4. Editor

    December 22, 2014 - 4:05 pm

    Hi Cathy,

    Please visit the following link to see if the JP4® player is available at your loved one’s facility. Please let us know if you have any other questions. Have a nice day and happy holidays!

  5. Editor

    December 22, 2014 - 3:57 pm

    Hi Mary,

    To review your loved one’s account balance in the state of Florida, please call 866-209-7250. Please let us know if you have any other questions. Have a great day!

  6. Editor

    December 22, 2014 - 3:13 pm

    Hi Paiutemom,

    Please contact our customer service at 800-574-5729, and they will be able to help you

  7. cathy limes

    September 23, 2014 - 4:35 pm

    i would like to buy my son a mp4 player but I don’t know if the prison that he is in has approved them or not. I need to know who I contact for this information, thank you

  8. Mary

    June 12, 2014 - 1:52 pm

    how can I see how much he has used of the money I put on his commissary. At Orlando reception center. No phone calls yet

  9. Daniel Minchew

    January 4, 2014 - 6:29 am

    First i have been on both sides of the fence,trust me private prisons are NOT the answer.Drug rehab. would go a long way because about 80%(i believe)of inmates are there because of drugs,because of or trying to obtain them,i know!And one more thing the reason prisons are overcrowded is because you now go to prison for almost anything.(fact)Just wanted to add my 2 cents worth.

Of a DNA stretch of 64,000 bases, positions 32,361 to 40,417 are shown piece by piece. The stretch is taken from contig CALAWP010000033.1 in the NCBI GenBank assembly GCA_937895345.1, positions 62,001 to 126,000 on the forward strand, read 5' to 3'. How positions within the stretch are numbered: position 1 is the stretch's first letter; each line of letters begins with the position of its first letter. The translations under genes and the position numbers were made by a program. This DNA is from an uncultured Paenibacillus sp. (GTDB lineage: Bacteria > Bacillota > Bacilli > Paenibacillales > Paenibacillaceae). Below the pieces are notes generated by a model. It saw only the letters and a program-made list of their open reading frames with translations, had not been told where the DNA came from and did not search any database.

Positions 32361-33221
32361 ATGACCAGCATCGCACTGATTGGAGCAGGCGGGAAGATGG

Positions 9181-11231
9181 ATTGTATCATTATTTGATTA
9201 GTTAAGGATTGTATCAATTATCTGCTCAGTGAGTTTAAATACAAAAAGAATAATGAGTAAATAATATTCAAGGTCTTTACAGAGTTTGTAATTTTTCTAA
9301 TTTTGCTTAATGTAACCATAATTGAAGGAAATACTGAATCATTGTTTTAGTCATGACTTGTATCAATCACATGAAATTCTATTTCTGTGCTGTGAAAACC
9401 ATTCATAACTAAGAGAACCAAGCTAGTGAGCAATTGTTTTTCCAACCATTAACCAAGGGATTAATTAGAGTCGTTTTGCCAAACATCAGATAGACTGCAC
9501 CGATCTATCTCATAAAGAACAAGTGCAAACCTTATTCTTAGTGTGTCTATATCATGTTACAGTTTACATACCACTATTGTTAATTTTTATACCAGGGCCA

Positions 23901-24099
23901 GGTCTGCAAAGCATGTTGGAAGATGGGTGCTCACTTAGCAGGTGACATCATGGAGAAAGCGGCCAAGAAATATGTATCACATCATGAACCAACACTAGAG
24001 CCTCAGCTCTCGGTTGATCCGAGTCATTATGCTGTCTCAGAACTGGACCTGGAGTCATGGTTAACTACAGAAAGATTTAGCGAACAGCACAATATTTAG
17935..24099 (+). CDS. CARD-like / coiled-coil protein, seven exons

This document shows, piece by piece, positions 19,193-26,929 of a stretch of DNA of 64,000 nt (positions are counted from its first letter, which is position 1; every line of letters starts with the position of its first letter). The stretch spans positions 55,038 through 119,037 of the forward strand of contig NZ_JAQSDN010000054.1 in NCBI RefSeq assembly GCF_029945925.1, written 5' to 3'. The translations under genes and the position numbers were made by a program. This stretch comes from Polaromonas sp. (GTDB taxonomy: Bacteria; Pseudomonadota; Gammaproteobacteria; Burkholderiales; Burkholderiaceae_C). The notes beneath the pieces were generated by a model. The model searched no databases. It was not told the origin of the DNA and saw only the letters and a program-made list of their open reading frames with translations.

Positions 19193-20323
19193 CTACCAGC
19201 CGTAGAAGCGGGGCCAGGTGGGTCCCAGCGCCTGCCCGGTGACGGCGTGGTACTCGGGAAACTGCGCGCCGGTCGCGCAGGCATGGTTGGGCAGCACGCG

10. paiutemom

    November 28, 2013 - 12:04 am

    How does one go about “tracking” $$ sent thru J-Pay? 45 days have past and my son still hasn’t acknowledged it! Any suggestions?


    October 24, 2013 - 6:38 am

    I am grateful for this blog because I learn about the issues families and their incarcerated loved ones are facing. My husband is in prison here in Ohio for a crime he did not commit and we have been taken advantage of by a number of lawyers who refused to do their job because my husband is intelligent and will not accept the careless filings they attempt to submit to the judge. I just found out that Ohio’s Department of Corrections has now decided that family members who do not use contracted cellphones such as Verizon or Sprint, cannot set up prepaid phone accounts so they can keep in touch with their loved ones. If anyboby knows where to start the fight against this assault on families, please let me know. May Jesus Chhrist

  12. Cheryl Renfro

    August 7, 2013 - 2:06 am